Rules for surfers are unchanged

Decision by Newport's beaches commission comes after much emotional public comment and ongoing tensions between board users and other wave chasers.

February 04, 2014|By Emily Foxhall
  • A bodyboarder catches a wave at The Wedge in Newport Beach in March.
A bodyboarder catches a wave at The Wedge in Newport Beach… (KEVIN CHANG / Daily…)

When 66-year-old Lance Jencks first began bodysurfing at the Wedge in Newport Beach, he would often arrive at 7 a.m. and stay until 11 a.m.

Jencks wanted to get out there early because he loved the morning's glassy waves, he explained to the city's Parks Beaches and Recreation Commission during its meeting Tuesday night.

But so did everybody else, be they equipped with a surfboard, bodyboard, skimboard or, like Jencks and his bodysurfing peers, a pair of flippers — at most.

Following two hours of emotional public comment about who should be allowed to surf where and when, commissioners decided to leave current surfing rules in Newport Beach just as they are, including those that govern the Wedge.

Potential changes ranged from the shortening of exclusive swim time between 40th and 44th streets to the establishment of a small skimboard zone near Balboa pier. But the Wedge bore the brunt of the passionate remarks.


The vote was unanimous, with commissioners Kathy Hamilton and newly appointed Laird Hayes absent, and seemed just another step in a decades-long fight over the same issue.

Located at the end of the Balboa Peninsula, where the west harbor jetty extends from the shore, the Wedge is cherished by surfers of all kinds for infamous monster waves that some claim to be unique to the world.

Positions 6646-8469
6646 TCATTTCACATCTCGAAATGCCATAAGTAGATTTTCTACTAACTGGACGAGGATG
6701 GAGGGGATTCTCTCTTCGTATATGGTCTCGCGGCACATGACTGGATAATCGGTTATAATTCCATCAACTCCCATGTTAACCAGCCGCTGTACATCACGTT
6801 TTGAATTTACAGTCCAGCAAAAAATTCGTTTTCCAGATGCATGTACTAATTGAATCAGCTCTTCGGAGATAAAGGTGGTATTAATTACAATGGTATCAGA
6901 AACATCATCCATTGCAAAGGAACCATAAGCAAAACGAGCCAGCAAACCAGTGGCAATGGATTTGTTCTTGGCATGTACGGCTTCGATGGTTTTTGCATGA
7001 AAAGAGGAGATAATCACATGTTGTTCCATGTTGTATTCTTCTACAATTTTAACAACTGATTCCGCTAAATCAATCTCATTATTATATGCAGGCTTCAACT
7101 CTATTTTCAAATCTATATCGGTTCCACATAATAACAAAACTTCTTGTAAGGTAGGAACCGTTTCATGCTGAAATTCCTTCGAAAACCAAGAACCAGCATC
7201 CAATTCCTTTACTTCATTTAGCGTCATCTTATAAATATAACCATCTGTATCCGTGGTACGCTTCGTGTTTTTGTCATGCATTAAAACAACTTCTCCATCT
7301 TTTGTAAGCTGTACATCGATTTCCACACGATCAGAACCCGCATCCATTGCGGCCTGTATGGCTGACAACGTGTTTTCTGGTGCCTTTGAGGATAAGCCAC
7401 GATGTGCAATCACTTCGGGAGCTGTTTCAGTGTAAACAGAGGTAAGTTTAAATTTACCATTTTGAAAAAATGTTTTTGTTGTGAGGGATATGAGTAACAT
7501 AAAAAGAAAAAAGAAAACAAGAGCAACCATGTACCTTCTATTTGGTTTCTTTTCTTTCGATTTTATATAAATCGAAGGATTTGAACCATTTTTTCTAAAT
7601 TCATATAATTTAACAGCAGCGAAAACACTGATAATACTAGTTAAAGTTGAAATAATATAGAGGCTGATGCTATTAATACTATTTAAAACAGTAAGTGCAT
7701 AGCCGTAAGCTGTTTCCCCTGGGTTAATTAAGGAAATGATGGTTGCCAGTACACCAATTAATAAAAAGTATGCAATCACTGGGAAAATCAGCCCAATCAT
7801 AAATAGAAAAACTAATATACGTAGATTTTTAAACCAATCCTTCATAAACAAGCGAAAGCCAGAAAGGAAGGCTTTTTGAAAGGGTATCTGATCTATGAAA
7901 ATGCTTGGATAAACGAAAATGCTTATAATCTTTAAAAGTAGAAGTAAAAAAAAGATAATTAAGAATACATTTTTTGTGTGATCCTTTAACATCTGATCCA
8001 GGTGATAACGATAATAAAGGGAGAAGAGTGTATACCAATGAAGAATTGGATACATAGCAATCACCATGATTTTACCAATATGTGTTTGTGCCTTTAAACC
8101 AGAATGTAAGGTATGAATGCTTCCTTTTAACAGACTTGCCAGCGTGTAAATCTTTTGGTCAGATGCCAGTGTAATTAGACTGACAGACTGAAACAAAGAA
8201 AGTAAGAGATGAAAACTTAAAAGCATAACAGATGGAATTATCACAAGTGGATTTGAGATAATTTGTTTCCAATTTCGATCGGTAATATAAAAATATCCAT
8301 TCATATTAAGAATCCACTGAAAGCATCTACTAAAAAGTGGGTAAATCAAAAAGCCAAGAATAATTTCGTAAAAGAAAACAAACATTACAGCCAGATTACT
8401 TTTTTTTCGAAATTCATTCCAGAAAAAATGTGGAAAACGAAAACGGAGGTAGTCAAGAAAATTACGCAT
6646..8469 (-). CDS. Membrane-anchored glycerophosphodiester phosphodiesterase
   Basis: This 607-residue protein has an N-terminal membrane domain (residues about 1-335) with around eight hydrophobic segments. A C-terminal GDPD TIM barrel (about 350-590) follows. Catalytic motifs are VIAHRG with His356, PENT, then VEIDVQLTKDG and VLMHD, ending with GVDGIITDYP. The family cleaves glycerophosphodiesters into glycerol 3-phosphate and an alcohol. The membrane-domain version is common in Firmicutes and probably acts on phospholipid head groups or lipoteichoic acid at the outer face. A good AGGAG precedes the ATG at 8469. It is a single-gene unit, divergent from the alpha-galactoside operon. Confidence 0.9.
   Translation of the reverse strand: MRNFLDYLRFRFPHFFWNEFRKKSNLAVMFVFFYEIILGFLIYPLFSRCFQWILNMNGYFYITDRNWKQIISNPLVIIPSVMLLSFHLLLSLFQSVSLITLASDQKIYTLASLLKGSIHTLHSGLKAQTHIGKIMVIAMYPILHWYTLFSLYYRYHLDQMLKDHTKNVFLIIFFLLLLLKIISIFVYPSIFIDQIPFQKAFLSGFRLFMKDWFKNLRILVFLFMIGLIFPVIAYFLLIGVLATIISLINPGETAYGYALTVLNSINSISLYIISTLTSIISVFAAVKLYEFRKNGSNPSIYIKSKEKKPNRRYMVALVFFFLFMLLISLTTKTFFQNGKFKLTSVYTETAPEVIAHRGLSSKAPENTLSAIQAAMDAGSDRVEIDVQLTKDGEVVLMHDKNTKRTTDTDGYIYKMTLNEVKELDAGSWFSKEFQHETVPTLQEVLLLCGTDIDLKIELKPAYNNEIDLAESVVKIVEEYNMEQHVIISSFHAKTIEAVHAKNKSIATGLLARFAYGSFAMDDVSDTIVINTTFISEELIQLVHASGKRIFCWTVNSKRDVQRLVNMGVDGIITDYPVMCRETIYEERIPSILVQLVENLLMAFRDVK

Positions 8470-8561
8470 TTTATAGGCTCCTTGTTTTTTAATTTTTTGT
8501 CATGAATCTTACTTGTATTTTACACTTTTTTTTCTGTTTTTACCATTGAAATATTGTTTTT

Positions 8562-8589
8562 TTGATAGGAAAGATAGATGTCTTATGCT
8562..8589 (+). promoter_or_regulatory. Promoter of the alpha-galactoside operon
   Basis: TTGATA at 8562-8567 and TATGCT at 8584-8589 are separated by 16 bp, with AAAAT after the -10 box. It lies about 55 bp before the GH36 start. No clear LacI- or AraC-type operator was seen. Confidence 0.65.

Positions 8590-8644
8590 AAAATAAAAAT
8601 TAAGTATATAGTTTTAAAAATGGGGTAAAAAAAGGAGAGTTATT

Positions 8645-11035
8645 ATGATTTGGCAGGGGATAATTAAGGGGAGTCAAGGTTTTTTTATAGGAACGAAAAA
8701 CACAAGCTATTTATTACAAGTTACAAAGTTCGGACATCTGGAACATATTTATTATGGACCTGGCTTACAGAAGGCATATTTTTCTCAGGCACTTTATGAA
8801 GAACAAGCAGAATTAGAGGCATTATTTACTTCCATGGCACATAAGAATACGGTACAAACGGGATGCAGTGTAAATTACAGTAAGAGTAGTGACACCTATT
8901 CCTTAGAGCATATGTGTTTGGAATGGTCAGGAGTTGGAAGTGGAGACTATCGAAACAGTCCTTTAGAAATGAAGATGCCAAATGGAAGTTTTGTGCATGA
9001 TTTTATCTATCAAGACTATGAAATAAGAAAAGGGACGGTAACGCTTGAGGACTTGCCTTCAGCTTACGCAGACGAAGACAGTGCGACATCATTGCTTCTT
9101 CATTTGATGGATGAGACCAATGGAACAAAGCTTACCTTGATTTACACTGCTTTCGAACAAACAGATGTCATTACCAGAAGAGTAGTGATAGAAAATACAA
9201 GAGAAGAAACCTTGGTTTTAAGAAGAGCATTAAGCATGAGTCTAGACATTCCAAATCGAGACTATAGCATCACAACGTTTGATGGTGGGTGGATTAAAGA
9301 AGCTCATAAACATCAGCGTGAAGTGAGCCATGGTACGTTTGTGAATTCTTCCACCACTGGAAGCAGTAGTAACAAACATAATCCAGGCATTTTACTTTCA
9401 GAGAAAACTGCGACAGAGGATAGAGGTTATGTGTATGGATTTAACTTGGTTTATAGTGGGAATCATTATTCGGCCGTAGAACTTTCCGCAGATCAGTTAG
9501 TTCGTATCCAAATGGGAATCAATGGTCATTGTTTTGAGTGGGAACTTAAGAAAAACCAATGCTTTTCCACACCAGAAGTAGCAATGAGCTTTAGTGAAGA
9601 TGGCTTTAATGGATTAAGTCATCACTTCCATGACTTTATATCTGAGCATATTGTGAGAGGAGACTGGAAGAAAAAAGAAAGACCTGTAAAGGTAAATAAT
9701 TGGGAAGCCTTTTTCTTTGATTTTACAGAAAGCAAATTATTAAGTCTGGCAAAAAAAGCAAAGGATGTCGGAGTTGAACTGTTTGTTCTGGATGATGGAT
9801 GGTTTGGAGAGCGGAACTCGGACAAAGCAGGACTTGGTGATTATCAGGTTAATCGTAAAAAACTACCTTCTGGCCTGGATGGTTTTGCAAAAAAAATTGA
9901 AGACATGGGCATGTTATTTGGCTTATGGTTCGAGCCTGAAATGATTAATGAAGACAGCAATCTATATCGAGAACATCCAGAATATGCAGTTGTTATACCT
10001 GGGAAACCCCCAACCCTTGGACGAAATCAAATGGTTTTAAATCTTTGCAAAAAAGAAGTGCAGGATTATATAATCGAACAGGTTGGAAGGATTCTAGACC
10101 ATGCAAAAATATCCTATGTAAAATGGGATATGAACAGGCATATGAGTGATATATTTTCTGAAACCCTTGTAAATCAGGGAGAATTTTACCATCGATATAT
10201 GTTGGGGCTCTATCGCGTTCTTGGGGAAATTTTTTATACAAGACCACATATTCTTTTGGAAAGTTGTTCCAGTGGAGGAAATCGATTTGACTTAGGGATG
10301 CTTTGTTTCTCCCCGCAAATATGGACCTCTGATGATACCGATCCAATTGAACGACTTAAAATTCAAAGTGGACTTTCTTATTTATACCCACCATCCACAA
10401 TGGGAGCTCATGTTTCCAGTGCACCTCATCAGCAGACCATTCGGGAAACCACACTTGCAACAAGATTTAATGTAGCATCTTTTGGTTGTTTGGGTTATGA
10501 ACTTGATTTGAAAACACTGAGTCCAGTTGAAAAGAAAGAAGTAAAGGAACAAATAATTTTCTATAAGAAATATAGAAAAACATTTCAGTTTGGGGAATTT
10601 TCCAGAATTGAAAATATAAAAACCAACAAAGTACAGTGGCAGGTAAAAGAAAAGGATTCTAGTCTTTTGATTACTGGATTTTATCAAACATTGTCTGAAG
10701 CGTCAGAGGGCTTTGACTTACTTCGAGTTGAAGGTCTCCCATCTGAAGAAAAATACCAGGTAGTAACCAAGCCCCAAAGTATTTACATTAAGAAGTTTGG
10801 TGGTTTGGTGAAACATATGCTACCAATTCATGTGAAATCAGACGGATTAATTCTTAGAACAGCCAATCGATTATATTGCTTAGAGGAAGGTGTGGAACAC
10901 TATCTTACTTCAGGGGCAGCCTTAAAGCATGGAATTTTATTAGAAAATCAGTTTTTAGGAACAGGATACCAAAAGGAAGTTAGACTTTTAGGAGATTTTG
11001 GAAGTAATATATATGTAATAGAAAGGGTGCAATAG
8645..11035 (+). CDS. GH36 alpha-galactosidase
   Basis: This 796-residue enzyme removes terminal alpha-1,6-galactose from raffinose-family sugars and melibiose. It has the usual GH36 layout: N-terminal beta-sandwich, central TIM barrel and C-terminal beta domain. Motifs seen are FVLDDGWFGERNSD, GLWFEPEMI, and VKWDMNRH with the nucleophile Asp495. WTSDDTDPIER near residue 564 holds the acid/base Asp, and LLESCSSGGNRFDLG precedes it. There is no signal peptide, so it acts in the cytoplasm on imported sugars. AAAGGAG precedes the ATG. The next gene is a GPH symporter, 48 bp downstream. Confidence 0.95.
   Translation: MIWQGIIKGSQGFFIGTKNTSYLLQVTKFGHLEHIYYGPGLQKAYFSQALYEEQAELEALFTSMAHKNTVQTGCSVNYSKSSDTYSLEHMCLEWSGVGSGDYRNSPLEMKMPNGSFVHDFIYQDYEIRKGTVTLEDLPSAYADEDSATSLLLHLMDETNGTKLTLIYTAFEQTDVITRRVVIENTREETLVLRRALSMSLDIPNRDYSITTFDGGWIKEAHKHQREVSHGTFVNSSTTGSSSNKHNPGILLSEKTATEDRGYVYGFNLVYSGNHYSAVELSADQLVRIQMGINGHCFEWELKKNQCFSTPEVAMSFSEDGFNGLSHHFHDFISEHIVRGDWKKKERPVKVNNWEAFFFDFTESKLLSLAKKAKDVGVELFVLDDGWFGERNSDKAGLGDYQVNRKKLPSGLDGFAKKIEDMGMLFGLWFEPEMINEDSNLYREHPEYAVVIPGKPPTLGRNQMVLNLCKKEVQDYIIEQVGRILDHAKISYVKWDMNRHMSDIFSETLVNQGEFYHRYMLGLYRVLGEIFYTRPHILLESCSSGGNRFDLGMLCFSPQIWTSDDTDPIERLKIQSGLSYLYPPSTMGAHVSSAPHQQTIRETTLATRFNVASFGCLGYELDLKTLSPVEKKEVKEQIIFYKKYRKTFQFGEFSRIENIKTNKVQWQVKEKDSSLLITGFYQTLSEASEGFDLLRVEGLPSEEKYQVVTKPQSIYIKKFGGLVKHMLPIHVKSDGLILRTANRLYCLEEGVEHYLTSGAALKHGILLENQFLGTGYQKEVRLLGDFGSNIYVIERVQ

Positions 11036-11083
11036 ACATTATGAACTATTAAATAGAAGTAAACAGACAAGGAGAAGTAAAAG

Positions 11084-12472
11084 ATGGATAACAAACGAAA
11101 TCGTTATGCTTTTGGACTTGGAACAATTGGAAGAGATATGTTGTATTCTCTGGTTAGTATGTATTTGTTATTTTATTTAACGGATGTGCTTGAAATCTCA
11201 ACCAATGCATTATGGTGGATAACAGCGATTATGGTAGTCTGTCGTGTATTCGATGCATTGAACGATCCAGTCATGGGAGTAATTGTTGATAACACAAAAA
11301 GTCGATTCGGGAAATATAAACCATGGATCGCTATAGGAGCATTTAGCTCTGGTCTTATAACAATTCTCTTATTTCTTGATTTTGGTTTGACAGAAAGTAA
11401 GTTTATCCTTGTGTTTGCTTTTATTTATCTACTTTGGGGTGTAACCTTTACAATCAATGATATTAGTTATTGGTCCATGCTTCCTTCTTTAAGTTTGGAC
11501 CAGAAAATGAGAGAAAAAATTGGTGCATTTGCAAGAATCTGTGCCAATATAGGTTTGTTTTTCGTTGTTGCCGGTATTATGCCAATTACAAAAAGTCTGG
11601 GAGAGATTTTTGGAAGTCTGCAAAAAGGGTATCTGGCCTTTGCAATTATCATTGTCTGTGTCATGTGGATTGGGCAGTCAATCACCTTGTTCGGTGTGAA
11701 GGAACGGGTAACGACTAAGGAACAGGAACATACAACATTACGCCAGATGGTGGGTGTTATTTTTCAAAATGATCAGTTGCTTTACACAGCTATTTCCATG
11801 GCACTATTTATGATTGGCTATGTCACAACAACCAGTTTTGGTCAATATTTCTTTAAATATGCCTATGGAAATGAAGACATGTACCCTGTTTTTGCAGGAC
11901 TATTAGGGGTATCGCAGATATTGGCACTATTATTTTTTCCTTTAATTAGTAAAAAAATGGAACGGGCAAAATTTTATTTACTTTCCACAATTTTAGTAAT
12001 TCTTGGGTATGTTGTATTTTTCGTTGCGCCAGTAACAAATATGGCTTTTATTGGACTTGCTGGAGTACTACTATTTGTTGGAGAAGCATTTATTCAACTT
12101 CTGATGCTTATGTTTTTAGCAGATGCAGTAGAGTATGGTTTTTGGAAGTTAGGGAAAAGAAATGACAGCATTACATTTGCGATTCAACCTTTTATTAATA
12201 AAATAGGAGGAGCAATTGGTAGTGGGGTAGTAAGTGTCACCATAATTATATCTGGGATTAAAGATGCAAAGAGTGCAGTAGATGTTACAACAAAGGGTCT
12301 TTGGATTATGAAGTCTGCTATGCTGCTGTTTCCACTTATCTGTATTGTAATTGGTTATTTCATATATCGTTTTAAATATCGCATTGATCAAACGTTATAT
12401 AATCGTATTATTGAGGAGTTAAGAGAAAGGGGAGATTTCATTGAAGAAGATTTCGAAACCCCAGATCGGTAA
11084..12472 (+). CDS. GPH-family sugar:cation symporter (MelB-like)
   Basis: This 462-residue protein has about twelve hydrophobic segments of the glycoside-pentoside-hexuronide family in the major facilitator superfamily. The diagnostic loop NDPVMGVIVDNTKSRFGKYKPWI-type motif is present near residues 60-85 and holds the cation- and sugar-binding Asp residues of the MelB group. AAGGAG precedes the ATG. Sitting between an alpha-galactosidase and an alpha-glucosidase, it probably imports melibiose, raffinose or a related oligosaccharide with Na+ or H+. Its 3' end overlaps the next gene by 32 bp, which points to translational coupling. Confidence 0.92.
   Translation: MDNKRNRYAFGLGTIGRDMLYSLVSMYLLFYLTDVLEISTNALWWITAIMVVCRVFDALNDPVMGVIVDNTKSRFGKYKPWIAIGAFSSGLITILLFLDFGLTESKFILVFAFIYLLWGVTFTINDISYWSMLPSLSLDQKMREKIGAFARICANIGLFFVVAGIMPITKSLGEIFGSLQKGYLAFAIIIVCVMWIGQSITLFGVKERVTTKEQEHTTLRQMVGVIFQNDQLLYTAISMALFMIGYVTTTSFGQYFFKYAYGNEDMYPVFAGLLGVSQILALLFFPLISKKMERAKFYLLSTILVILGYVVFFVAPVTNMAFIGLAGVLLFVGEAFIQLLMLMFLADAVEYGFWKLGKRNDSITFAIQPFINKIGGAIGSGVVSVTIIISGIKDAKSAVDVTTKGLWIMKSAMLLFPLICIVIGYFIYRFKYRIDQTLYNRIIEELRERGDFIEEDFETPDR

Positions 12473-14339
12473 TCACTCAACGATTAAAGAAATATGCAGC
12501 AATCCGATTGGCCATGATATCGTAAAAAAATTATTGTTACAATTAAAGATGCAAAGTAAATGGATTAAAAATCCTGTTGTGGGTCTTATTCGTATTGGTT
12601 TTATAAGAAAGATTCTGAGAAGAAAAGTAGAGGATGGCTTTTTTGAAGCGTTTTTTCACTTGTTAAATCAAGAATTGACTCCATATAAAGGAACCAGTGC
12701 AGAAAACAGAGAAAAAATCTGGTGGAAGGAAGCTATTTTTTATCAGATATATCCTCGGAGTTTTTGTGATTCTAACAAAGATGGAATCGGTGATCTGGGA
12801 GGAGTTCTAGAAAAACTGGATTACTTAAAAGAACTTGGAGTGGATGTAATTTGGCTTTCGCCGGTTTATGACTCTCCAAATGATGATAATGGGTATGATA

"I used to be there in the morning," Jencks continued, his voice shaky. "And then at some point you kicked me out."

Bodysurfers have always been allowed in the water, but they say they need time to themselves because surfers pose a safety hazard and often beat them to the waves.

The Wedge is of particular importance to members of the bodysurfing community because they say it offers a chance for promotion of a sport that otherwise receives little attention.

A 1985 ordinance banned flotation devices from the Wedge at all times. Current rules prohibit flotation devices — surfboards, bodyboards, skimboards — to be used at the Wedge from 10 a.m. to 5 p.m. May 1 through Oct. 31.

Up for debate Tuesday night was whether to change the ban to 11 a.m. to 4 p.m. Memorial Day weekend (the last Monday of May) through Labor Day (the first Monday in September), a suggestion put forth by a Blackball Working Group, which had been charged with reviewing surfing rules throughout the city.

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